Reference: ohioline.osu.edu/aex-fact/0743.html Ohio State University Fact Sheet Septic Tank - Soil Absorption Systems
Our separate article by Lockwood includes a description
of the calculations to answer the question: How Big Should the Leach Field Be? our article SEPTIC DRAINFIELD SIZE includes a practical example using sample calculations as well as a table of soil percolation rate vs. the necessary
leach field size.
Question: California MPI soil perc rates vs. "Codes"
2016/11/24 Puzzled said:
Perc Rates for leach fields are commonly expressed in Minutes per Inch. The inspector said my perc rate of 2 MPI requires advanced treatment in California.
When I check the Plumbing Code it says perc rates should be between 0.83 gallons per sq.ft. per day and 5.0 gallons per sq. ft. per day.
We cannot directly relate soil percolation rate numbers to gallons per square foot per day without knowing the dimensions of the test hole that was dug.
I'm assuming your MPI number means "minutes per inch" of soaking of water out of a test hole into the ground.
1 U.S. gallon = 231 cubic inches.
So if I had a 231 square-inch FLAT bottomed perc test hole and I filled it with FIVE INCHES of water, I'd have 5 gallons in my soil percolation rate test hole.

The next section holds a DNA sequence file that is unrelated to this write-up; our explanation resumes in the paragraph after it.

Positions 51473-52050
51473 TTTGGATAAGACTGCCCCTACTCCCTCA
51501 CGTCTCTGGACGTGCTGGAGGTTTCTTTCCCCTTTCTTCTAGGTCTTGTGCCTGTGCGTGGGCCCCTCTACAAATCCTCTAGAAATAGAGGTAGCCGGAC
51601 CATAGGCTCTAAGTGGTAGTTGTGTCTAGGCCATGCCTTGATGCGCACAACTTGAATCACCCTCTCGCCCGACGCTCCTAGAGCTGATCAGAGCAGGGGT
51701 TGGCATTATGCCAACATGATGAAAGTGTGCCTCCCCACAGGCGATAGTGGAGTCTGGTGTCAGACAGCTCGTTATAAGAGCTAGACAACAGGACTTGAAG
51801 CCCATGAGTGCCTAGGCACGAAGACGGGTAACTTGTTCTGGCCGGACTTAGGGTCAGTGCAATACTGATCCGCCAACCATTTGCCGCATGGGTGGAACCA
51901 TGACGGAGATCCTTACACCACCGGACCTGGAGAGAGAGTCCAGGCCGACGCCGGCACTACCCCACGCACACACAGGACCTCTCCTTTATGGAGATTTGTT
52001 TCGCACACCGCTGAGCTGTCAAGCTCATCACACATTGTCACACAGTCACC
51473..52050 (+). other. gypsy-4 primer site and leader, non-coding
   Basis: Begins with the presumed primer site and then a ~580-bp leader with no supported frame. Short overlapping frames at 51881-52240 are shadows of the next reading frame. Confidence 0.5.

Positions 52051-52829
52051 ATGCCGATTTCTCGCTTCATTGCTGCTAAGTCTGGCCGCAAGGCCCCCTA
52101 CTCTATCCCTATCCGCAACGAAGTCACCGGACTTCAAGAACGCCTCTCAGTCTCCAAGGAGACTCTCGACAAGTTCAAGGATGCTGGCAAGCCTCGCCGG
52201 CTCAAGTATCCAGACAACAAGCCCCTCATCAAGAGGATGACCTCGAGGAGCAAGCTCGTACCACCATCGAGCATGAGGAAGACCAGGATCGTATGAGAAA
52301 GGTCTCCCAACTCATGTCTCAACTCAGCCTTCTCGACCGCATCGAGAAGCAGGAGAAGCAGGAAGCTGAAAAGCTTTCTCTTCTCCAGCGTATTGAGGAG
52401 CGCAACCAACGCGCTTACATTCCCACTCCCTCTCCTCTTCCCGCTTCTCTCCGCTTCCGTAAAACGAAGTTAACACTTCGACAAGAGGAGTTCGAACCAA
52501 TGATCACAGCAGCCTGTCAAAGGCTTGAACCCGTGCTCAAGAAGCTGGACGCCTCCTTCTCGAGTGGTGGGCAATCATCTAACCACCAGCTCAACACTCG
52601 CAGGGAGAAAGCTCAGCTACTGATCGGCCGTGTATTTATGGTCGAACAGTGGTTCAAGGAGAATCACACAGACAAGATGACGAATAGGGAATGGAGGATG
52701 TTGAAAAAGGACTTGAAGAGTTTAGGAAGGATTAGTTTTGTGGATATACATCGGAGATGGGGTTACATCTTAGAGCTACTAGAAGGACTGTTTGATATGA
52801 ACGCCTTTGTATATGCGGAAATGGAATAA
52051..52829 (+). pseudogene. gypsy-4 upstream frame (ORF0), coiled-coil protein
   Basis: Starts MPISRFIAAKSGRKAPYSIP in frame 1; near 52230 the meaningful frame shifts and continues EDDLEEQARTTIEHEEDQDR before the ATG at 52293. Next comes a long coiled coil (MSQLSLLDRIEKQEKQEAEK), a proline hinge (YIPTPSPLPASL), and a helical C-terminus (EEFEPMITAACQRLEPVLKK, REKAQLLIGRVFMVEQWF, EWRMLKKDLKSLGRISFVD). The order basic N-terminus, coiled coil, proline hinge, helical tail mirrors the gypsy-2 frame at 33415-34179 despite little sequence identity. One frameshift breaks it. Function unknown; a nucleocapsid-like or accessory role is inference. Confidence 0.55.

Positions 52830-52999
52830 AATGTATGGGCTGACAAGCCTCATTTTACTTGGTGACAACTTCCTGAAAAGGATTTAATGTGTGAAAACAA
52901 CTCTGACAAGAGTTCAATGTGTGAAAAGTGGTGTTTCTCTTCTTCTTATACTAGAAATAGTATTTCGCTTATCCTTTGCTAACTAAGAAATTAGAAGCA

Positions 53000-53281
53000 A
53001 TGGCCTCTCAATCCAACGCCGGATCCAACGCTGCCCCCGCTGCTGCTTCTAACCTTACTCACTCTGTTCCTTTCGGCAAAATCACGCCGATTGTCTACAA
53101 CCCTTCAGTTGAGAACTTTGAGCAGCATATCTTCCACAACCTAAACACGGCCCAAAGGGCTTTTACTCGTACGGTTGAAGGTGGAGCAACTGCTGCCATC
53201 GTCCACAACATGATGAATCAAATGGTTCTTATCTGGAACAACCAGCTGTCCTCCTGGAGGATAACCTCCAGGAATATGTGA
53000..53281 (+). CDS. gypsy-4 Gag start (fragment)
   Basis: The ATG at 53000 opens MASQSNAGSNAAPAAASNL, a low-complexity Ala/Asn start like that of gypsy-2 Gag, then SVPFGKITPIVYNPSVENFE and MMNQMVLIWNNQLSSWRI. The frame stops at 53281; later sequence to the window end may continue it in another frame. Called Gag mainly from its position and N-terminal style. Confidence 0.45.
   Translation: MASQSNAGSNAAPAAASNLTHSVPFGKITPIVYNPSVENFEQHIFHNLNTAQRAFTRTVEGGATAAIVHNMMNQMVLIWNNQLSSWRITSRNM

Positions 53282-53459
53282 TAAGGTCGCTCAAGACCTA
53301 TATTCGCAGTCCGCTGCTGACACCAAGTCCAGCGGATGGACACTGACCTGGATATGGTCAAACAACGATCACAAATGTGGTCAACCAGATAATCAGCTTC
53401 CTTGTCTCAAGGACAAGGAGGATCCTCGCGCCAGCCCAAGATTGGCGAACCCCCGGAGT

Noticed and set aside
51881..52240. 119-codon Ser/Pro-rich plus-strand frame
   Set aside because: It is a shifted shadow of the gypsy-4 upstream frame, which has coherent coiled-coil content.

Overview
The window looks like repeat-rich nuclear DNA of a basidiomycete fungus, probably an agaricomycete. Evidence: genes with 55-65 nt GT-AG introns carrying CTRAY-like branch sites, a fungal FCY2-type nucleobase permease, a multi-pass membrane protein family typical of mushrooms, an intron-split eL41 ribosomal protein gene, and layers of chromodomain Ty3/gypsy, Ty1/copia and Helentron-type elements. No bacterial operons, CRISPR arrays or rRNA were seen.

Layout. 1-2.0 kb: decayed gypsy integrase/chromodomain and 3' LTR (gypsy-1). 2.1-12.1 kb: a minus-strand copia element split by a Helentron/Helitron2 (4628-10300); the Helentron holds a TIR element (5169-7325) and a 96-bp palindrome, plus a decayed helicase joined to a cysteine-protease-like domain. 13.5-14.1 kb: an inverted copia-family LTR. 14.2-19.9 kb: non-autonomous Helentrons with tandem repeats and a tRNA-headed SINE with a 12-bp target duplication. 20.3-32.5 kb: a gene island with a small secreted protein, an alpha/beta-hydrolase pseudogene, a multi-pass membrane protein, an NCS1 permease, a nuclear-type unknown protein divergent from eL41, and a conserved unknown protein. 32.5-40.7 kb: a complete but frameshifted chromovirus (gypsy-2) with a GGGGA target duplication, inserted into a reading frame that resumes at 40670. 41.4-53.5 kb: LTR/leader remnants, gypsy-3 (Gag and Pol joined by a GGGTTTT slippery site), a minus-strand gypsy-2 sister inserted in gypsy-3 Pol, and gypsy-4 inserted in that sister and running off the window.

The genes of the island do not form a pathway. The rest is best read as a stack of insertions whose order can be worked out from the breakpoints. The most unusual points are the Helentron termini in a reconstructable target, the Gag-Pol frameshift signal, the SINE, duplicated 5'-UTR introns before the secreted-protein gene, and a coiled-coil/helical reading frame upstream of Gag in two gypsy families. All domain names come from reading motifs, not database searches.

Then according to the (presumably California) plumbing code you're citing, if all five inches soaked away into the soil over a day (24 hours) that'd meet the uppe end of the soil percolation rate test specification.
Just as a sanity check, if your local building inspector allowed a gallon per square foot per day perc rate septic field, then you would need something like 2000 square feet for a functional field + recovery field area in a new septic design. (Average daily wastewater production for the number of occupants or number of bedrooms x 2)
Theoretical Soil Perc Test Hole Dimensions, Soakaway Rate, & Percolation Rate in MPI or Minutes per Inch
Percolation Hole Water Area Dimensions
Water Test Volume
Water Absorption Time
Percolation Rate in MPI
(Minutes Per Inch of water)
1 x 1 x 231 inches
This is a 0.83 gallon per square foot per day Perc Test result
1 x 1 x 231 inches
This is a 1-gallon per square foot per day Perc Test result
5 x 1 x 231 inches
This is a 5 gallon pe square foot per day Perc Test Result
1 x 1 x 231 inches
This is a 2 MPI perc test result